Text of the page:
I want to talk briefly about itching in what will be a lowfalutin blog post. Itching has been a problem of mine, it seems forever, and has anything but abated in my old age. I’ve always had skin problems of which itching is the one that never gets talked about. So now I’ll break into that silence, though I’ll keep down the volume.
I’ll start out by saying that it’s annoying to be itching. It’s not on the level of sharp pain, but it competes with the sort of dull pain one tends to call “nagging.” It certainly doesn’t get credit for that; it is even on occasion thought to be a source of humor. Well, that may be true for the little doves I watch on a ledge outside my window, with beaks constantly busy as if they were dealing itching under their feathers.
Of the itching to which I am subjected, there seem to be too varieties. One is a gentle itch spread over an area of perhaps several inches where you can neither feel or see something on the skin. The other is focused on a quite small area and sports either a low bump or has the skin roughed up to some degree. These are not medical descriptions (I ain’t no doctor no-ways); call the differences (and their labels) phenomenal, for want of a less fancy label.
Both kinds are annoying or worse, though in my case the latter are by far the greater evil. What makes a lesser or greater evil is a combination of the degrees to which the phenomena are bothersome, a matter that is closely tied to the relative ease or difficulty to which they are relieved, not to mention gotten rid of.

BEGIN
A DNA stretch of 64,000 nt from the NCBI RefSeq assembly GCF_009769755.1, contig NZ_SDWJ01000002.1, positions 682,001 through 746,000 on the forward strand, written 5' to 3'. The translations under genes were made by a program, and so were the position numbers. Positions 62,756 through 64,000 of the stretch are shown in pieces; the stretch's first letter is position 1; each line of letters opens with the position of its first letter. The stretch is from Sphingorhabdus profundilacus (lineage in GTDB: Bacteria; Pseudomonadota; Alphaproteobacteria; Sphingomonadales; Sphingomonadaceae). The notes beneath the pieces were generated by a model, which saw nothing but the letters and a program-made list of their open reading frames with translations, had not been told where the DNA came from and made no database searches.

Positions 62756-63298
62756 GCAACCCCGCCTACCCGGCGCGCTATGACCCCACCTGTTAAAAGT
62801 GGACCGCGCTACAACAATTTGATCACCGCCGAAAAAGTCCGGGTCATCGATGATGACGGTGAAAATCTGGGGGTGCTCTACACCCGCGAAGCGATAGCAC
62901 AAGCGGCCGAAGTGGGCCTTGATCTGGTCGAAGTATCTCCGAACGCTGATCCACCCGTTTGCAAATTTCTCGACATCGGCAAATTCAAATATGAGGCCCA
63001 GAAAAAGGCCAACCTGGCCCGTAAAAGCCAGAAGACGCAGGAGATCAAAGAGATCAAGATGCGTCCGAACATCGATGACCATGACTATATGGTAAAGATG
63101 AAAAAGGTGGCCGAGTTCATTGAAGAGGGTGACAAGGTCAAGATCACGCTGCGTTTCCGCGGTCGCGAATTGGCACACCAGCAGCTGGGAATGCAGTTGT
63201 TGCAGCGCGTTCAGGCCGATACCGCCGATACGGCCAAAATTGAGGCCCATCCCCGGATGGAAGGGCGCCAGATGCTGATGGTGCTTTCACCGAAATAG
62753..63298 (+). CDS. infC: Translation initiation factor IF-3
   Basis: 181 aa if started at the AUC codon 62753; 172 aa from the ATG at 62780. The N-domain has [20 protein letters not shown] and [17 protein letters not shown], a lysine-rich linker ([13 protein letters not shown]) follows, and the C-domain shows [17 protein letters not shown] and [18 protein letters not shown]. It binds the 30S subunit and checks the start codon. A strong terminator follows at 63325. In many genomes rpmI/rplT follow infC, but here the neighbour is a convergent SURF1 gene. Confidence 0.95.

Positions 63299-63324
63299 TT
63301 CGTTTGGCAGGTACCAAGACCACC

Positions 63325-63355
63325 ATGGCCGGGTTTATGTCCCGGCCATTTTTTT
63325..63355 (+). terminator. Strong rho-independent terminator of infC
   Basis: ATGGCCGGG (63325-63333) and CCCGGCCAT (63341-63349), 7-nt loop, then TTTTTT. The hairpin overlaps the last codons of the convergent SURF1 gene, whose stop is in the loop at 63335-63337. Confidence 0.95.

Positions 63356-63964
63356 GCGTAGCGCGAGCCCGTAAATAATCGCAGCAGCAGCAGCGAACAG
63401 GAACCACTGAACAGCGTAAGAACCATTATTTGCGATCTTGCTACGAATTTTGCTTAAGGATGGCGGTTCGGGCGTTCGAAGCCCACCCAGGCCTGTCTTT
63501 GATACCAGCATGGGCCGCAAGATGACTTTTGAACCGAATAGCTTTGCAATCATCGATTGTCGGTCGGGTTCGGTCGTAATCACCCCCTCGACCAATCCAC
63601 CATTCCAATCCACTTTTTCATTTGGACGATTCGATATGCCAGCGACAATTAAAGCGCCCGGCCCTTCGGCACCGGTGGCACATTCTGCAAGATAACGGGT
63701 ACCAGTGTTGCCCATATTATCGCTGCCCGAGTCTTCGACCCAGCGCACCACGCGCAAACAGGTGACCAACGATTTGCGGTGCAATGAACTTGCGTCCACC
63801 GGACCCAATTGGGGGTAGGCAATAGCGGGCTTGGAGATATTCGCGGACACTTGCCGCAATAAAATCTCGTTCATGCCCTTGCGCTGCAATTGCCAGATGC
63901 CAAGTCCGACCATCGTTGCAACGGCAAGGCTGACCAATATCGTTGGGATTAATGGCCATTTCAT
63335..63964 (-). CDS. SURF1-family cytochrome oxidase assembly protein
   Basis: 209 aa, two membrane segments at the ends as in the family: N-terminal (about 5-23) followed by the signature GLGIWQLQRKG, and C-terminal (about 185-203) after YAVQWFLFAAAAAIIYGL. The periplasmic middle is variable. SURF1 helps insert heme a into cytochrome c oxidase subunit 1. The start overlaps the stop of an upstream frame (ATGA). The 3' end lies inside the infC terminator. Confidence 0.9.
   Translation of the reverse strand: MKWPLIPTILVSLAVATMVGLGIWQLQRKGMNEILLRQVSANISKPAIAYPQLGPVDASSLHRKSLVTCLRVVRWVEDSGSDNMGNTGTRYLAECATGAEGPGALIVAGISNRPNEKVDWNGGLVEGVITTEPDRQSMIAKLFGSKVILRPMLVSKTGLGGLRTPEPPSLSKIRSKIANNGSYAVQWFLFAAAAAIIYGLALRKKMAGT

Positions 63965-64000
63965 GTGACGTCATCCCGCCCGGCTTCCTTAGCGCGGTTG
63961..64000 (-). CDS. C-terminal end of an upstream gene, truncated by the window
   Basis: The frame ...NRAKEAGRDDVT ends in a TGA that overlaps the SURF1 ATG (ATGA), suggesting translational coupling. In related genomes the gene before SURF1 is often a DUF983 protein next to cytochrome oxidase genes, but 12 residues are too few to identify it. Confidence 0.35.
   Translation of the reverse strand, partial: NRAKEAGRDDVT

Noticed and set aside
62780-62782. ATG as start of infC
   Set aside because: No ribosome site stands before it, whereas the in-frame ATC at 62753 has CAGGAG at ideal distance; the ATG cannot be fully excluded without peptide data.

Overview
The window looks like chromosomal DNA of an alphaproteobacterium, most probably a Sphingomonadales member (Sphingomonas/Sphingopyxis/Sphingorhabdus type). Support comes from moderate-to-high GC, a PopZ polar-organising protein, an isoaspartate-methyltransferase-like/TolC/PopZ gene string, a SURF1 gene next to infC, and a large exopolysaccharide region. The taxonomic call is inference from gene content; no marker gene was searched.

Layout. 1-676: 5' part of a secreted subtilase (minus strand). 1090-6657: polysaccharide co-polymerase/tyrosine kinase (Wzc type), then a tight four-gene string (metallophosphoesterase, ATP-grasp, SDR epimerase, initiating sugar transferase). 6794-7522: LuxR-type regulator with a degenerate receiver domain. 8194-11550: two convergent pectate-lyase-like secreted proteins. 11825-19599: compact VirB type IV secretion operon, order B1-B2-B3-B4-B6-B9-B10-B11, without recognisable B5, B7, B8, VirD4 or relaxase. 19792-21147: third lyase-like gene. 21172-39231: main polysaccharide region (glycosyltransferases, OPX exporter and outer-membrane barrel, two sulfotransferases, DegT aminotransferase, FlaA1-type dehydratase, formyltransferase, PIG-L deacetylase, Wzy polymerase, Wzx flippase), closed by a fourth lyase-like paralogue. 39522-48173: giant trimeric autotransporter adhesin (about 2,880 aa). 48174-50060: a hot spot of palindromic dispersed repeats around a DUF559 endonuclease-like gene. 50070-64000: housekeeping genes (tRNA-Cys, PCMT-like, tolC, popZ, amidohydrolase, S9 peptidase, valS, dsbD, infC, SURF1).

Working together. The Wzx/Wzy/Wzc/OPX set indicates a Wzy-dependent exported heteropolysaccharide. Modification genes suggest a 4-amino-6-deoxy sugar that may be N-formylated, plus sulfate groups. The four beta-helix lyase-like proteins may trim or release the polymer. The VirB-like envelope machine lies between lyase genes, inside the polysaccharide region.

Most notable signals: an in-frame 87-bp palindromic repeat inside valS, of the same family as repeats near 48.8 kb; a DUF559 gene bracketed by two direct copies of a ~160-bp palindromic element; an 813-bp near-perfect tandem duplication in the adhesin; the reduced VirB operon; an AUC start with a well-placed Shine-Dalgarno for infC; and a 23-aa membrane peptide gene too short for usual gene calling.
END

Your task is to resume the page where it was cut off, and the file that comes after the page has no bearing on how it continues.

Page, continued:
In my case—I remind the reader that these remarks are not medical talk, but merely a small chunk of autobiography. In my case, the invisible itch that affects a small area of the skin is mostly assuaged, if you can reach the spot, by gentle rubbing—sometimes permanently, with no guarantee that its like won’t show up elsewhere.
The much tougher type is the pointed bump/roughed skin variety. It needs real scratching or vigorous rubbing; that’s the type that backscratchers are made for. I have often thought of buying such a contraption, but have refrained from doing so, convinced that I would scratch myself bloody on more than one spot on my back.
As it is, I rub those itches vigorously with a rough towel of Turkish cloth after coming out of the shower. I have some ointment for those Type II itches that I can reach, but haven’t found it to help very much.
In short itching will be with me, a condition more or less equivalent to a dull pain, if not as celebrated.